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Why Governors Must Raise Money

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Why Governors Must Raise Money

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Analyst says the plan is a start, but doesn't go far enough.

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Gov. Jerry Brown is about to come under criticism -- for an action that is compromising. And necessary.

The governor is raising money. Specifically, he and his allies are raising money to support the tax-hike ballot initiative that he wants voters to approve in November 2012. According to news reports, the initiative committee has raised $1.2 million in a few weeks.

Since that money comes from individuals and interests (Indian gaming tribes, the hospital industry, unions) who stand to gain from the governor's decisions, you can expect to see the governor criticized and scrutinized for compromising the appearance of independence.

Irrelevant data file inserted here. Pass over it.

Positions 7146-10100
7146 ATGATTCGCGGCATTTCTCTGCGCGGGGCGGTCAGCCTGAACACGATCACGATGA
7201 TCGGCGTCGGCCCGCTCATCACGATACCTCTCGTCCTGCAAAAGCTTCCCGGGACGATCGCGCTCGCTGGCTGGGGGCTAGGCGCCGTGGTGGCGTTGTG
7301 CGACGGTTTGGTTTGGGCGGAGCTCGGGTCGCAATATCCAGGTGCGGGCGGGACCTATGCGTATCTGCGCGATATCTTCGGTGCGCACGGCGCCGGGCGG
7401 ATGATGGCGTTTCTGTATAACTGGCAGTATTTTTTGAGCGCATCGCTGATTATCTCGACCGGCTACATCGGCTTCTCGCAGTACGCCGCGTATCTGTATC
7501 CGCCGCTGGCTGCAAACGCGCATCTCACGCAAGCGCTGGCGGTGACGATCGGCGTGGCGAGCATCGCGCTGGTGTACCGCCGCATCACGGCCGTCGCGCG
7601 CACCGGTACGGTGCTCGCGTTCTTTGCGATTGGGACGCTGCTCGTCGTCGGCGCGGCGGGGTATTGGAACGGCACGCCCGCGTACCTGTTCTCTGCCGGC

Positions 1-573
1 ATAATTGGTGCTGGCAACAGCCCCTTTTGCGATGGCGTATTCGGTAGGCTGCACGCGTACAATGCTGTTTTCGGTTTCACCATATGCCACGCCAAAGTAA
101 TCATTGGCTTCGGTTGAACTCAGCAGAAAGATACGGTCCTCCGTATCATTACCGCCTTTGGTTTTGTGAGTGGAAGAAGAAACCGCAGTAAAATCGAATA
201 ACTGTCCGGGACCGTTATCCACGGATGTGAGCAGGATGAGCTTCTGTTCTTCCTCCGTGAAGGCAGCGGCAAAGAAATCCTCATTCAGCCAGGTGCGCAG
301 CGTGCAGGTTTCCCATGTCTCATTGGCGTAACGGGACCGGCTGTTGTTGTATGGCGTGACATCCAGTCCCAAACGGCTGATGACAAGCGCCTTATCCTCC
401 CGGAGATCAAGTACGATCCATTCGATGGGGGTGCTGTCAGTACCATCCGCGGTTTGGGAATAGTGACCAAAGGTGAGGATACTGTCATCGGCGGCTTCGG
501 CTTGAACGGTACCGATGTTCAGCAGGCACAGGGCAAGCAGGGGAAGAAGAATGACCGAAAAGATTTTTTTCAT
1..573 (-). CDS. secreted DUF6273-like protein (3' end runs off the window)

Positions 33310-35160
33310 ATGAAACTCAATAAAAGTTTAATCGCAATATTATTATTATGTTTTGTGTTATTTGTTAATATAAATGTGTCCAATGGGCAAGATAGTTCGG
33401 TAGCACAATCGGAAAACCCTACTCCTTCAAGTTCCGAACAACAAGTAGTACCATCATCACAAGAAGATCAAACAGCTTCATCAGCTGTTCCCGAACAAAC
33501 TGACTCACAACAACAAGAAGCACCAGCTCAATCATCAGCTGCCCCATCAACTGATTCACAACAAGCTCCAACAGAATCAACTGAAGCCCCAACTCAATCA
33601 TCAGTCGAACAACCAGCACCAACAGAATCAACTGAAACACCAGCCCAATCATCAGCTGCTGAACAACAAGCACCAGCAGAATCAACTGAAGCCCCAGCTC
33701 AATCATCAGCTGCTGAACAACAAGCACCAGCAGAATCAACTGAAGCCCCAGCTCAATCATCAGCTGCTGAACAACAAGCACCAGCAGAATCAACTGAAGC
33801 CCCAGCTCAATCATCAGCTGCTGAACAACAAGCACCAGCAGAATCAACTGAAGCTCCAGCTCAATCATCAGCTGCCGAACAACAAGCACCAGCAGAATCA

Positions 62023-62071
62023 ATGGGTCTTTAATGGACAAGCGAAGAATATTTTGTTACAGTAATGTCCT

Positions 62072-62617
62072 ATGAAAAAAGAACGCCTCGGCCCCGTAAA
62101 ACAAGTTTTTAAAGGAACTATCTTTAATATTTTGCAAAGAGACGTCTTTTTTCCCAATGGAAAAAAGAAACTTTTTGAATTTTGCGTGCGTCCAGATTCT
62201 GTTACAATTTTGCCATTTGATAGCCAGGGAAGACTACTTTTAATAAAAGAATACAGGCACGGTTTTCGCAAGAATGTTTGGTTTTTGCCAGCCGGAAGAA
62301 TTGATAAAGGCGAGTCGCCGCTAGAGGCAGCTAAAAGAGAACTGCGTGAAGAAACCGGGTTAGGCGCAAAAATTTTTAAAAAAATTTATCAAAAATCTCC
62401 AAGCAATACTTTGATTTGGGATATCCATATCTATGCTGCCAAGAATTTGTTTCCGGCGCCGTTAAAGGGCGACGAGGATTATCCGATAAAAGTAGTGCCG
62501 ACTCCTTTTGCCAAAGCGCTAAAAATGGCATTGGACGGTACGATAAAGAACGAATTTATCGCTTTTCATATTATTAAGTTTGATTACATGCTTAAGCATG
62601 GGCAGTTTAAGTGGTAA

That criticism might be fair elsewhere -- but not in California. The state's system of budgeting and governance is so complicated that doing anything of significance, particular in fiscal matters, requires going to the ballot. And going to the ballot costs money. A governor who doesn't raise money isn't doing his job.

Sacramento insiders, in fact, have been privately critical of Brown for precisely that -- being slow to raise money. He has been remarkably slow to do so. Former Gov. Arnold Schwarzenegger began raising money for his various ballot measures during the transition period before he took office.

Schwarzenegger was criticized for his fundraising, too. The irony is that much of that criticism came from his political opponents -- including unions and other interests that are going to give money to Brown's ballot measures.

So what if you don't like this kind of fundraising? Hold the criticism, and work to change the California system so that it isn't as complicated -- and doesn't require going to the ballot to make fiscal policy.

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